Chris May is a Principal with Deloitte Financial Advisory Services LLP and his role is to lead and build the Government Sector Discovery practice. He has over 20 years of experience in designing and developing Discovery Management technologies and litigation support systems to law firms, corporate law departments and government agencies. Chris has worked with the Department of the Navy for over 19 years. He has helped them define their litigation approach, use of technology, and security procedures as they relate to eDiscovery. Chris also guided and shaped the stand-up of the Litigation Technology Service Center for the Executive Office of U.S. Attorneys. He advises government leaders, attorneys, information technologists and records managers concerning the critical issues surrounding eDiscovery and how those issues impact their agency's mission. He has worked with many government agencies including, but not limited to, the Department of Justice, Federal Deposit Insurance Corporation, Fannie Mae, Amtrak, and the Department of Labor. Early in his career, Chris gained practical experience in litigation support working for the Austin-based firm of Graves, Dougherty, Hearon & Moody, P.C. He earned his B.A. in Economics from the University of Texas.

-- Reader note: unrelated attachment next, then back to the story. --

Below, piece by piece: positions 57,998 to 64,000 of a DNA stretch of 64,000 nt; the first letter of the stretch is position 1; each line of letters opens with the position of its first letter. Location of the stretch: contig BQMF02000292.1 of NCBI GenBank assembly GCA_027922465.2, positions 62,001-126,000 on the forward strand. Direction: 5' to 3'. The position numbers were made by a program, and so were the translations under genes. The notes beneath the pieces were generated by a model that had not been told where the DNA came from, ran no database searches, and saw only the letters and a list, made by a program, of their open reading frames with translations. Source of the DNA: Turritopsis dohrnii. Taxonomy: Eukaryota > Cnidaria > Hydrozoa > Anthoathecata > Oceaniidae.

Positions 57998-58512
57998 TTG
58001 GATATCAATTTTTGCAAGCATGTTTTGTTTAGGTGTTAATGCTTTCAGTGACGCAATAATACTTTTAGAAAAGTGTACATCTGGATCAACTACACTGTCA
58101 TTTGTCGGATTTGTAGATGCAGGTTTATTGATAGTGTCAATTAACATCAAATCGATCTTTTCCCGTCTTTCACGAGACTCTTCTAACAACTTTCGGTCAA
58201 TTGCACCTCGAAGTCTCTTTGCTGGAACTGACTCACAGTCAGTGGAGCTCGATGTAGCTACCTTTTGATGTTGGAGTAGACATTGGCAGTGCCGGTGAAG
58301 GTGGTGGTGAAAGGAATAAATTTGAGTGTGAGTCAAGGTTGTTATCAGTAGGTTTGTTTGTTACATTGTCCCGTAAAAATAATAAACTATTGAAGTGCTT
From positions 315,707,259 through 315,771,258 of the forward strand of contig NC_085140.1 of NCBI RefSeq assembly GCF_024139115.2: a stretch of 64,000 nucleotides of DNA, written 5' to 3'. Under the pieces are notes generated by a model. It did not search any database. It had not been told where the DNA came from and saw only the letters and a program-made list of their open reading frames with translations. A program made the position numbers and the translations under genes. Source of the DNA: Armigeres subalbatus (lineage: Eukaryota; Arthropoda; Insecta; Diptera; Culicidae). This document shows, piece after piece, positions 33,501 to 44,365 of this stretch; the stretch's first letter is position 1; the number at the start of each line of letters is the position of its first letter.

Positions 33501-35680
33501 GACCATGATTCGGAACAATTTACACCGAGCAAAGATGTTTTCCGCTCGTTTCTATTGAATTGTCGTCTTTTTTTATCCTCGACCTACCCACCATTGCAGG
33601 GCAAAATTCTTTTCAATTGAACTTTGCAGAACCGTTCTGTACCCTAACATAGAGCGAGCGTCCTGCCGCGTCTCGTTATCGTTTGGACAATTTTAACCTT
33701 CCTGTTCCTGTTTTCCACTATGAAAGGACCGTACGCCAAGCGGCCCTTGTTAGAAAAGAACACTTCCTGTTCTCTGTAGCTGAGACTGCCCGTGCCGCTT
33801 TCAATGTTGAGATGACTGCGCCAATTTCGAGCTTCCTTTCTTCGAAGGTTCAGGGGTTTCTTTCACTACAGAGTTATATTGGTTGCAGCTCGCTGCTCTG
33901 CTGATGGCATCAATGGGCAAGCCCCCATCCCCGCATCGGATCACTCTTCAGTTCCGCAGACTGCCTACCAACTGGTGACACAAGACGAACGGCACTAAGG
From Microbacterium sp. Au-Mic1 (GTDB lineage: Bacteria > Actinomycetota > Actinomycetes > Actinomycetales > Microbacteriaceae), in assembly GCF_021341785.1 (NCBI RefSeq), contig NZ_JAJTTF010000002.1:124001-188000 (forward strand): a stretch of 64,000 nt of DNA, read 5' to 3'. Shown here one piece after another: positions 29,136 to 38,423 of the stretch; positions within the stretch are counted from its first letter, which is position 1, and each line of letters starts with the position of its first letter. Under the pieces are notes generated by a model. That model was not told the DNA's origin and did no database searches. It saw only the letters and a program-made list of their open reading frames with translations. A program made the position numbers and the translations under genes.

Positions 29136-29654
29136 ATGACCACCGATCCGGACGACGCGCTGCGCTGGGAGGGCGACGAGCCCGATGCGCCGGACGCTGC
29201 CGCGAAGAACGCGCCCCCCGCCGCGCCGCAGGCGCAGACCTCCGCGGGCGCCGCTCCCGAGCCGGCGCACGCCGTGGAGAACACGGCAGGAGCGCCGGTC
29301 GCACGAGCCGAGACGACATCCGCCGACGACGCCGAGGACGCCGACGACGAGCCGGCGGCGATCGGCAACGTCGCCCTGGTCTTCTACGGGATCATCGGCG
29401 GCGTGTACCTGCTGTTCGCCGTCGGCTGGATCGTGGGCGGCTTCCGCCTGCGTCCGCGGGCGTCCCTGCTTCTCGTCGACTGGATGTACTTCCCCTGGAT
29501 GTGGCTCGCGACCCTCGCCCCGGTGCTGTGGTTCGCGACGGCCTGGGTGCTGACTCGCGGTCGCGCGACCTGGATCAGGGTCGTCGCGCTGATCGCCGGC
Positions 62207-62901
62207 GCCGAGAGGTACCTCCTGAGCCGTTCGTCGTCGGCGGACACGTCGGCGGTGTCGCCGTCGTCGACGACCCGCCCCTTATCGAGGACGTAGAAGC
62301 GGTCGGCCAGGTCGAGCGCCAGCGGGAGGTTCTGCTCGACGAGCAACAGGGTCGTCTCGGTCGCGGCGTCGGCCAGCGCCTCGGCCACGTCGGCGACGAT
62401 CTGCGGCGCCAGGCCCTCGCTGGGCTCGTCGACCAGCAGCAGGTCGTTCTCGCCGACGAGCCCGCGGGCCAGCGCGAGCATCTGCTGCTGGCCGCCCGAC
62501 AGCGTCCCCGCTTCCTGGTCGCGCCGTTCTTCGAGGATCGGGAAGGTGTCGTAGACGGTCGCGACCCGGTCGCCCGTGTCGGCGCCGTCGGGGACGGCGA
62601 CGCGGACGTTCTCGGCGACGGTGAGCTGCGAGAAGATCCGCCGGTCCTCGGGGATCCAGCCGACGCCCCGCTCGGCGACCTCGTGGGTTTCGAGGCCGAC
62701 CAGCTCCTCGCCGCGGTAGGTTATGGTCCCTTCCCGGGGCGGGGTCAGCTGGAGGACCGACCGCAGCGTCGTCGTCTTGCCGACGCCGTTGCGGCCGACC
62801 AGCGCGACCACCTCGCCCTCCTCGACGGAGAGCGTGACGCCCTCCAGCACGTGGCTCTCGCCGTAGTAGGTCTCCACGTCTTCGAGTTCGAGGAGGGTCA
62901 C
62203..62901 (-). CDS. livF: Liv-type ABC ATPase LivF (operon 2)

Bryan Dye

Brian Dye
Vice President, Information Intelligence Group ,Symantec Corporation

Brian Dye is Vice President of Symantec's Information Intelligence Group. In this role, he leads product management, engineering, support, and operations for Symantec's Enterprise Vault, Enterprise Vault.cloud (formerly LiveOffice) and eDiscovery (formerly Clearwell) businesses.

Brian has been with Symantec for nine years, building products to solve a wide array of IT problems. Most recently, he led the product management team for NetBackup and Enterprise Vault, and in that role he was the executive sponsor for Symantec's acquisitions of Clearwell and LiveOffice. In prior roles, he has led the product management teams for Symantec's enterprise infrastructure security, compliance, and high availability products. Brian joined the company in the alliances team where he managed the corporate relationship with PeopleSoft, Siebel, and SAP. Prior to joining Symantec, he worked in various engineering, program management, and business development roles at Procter and Gamble, E Ink, and Xerox PARC.

Brian holds a bachelor's degree in Chemical Engineering from MIT, and an MBA from Stanford's Graduate School of Business.

Allison Walton

Allison Walton
eDiscovery Attorney at Symantec